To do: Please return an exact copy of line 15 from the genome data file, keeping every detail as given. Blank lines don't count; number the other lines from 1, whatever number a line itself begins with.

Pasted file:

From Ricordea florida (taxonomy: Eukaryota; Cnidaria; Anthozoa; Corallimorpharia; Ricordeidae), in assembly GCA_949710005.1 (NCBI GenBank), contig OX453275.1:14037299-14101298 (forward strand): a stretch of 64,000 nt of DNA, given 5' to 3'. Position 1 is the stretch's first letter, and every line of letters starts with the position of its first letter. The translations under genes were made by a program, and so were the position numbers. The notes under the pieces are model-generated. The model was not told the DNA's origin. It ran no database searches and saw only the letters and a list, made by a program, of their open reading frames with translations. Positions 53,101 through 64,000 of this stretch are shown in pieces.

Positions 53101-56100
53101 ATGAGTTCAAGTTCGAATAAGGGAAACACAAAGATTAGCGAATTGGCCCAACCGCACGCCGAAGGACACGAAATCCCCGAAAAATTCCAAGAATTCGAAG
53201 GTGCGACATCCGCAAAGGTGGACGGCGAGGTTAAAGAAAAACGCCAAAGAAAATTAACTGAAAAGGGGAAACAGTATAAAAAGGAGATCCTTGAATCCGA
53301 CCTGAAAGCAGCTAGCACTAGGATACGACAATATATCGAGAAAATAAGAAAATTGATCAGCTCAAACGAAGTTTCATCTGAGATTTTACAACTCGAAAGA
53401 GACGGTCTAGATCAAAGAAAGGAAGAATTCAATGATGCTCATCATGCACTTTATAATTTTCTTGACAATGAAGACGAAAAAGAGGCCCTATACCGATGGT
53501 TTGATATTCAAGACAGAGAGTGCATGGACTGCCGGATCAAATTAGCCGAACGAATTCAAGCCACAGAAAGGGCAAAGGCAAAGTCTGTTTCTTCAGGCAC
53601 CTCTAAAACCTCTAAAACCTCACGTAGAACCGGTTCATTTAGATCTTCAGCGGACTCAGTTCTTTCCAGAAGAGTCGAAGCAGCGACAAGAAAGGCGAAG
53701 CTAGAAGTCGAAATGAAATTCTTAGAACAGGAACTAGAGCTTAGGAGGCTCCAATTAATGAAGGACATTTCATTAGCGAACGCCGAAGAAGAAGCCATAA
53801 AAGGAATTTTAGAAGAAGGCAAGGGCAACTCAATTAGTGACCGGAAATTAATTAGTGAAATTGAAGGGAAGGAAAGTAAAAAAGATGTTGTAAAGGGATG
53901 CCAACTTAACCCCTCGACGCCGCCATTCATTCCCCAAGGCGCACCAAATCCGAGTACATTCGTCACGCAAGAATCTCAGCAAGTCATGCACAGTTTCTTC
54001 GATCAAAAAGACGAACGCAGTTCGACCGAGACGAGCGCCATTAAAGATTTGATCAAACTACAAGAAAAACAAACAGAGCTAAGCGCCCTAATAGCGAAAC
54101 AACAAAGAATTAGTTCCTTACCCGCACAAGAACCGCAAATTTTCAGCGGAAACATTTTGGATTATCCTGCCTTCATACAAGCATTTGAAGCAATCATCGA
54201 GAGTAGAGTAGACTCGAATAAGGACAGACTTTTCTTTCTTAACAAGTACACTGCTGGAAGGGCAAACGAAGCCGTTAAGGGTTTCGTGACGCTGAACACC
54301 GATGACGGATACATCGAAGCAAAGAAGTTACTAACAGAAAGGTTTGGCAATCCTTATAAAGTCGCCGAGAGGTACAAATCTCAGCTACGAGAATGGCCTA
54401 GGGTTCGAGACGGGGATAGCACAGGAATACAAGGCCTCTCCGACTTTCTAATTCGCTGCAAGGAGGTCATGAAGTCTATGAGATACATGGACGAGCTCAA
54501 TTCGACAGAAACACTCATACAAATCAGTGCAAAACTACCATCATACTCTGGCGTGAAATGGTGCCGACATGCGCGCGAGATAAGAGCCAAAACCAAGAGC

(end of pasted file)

54301 GATGACGGATACATCGAAGCAAAGAAGTTACTAACAGAAAGGTTTGGCAATCCTTATAAAGTCGCCGAGAGGTACAAATCTCAGCTACGAGAATGGCCTA